It’s no great secret that Iris Murdoch loved a drink (and I’m not just talking about a wee sweet sherry on Boxing Day). And as someone who loved a drink, it makes an awful lot of sense she loved pubs. But did you know that she also loved beermats?*
Apparently, Murdoch, who died in 1999, kept a large shopping bag full of beermats hanging on the door of her study, nicked from her favorite pubs in Oxford and London (and beyond).
Would you like to learn more about Iris Murdoch’s beermats? Because I would. Luckily for us, there’s a book project in the offing that seeks to explore the centrality of pubs to the novels of Iris Murdoch, using her delightful collection of beermats (which used to have a bit more flair, design-wise, frankly) as a way in.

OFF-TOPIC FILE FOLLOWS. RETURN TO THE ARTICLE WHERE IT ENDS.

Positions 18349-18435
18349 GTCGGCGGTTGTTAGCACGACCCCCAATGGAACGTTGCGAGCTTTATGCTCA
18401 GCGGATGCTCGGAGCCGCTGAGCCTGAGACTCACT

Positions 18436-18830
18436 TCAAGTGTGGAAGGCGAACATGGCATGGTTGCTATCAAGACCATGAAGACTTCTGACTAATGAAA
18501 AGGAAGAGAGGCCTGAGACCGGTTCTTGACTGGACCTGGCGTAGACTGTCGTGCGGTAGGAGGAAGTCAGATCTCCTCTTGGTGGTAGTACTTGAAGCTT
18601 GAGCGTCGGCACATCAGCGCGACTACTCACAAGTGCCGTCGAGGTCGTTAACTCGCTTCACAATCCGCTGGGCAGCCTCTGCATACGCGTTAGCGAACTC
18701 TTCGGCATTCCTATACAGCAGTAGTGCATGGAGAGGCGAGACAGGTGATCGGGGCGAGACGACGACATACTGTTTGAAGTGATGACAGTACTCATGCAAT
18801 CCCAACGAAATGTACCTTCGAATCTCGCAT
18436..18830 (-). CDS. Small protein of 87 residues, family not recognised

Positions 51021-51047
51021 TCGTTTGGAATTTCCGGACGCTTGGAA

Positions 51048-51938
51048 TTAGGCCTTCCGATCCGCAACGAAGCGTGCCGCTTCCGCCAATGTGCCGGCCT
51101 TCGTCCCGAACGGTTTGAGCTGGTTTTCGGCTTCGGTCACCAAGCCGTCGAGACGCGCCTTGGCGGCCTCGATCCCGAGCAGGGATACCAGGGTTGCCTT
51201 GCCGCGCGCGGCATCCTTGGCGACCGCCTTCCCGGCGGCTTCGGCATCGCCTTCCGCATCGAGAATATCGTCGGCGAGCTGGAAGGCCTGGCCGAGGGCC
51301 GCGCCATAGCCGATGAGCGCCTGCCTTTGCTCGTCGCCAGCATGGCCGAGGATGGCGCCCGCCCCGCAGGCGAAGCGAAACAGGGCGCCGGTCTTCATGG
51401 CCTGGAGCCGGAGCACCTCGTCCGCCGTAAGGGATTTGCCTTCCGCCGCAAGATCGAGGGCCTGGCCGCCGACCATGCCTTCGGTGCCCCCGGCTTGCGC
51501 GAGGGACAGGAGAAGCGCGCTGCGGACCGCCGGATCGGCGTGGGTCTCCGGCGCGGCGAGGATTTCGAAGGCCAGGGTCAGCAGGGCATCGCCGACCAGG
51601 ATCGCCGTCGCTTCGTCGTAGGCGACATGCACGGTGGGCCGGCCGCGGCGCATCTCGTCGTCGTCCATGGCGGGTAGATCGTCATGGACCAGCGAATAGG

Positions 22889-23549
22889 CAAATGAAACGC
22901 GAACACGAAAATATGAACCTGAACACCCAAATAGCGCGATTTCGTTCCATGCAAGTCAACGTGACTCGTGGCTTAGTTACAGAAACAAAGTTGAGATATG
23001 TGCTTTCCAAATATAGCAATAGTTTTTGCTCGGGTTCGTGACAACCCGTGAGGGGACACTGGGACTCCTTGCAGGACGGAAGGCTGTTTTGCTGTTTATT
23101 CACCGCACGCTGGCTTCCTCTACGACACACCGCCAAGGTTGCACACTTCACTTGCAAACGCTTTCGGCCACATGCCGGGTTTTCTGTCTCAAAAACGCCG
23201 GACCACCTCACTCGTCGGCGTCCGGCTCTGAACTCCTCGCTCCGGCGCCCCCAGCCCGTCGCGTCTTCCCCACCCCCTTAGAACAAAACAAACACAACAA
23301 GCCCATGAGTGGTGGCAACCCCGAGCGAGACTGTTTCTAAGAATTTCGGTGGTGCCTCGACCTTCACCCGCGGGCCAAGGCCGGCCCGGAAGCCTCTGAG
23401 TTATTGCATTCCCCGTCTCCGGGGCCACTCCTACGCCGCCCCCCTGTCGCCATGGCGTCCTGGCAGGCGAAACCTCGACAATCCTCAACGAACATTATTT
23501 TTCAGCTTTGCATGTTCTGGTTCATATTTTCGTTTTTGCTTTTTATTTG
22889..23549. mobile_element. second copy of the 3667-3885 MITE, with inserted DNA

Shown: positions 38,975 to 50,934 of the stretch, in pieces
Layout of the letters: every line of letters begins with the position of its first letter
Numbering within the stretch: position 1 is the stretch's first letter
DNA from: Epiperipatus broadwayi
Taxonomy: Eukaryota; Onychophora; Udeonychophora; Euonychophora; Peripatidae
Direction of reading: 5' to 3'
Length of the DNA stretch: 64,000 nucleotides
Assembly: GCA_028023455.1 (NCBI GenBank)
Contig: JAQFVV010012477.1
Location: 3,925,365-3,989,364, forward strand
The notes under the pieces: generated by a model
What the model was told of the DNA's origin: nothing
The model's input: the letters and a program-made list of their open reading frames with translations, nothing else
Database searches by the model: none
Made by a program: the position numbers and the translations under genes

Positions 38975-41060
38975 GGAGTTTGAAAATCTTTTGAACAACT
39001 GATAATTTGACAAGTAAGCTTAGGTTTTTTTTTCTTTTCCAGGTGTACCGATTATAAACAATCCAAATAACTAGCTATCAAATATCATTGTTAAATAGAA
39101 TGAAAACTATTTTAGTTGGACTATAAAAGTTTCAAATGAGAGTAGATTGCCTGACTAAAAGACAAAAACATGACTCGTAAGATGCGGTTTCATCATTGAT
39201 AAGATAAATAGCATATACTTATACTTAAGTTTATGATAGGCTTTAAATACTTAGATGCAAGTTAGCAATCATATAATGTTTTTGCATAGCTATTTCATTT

Miles Leeson, Director of the Iris Murdoch Research Centre, and Anne Rowe, a visiting professor at the IMRC, are raising money to publish Iris Murdoch’s Beermats, which focuses on the idea that:
The magical ambience and richness of humanity Murdoch found in pubs fueled her creative imagination and make her novels compulsive reading. “I can’t understand your passion for pubs,” says one of two old friends on a country walk in The Book and The Brotherhood (1987). In defense, “they are universal places, like churches, hallowed meeting places of all mankind, and each one is different” replies the other.
“Hallowed meeting places of all mankind…” really hits different during a pandemic, doesn’t it? Sigh.
*Beermats is the much more sensibly descriptive UK term for what Americans call “coasters.”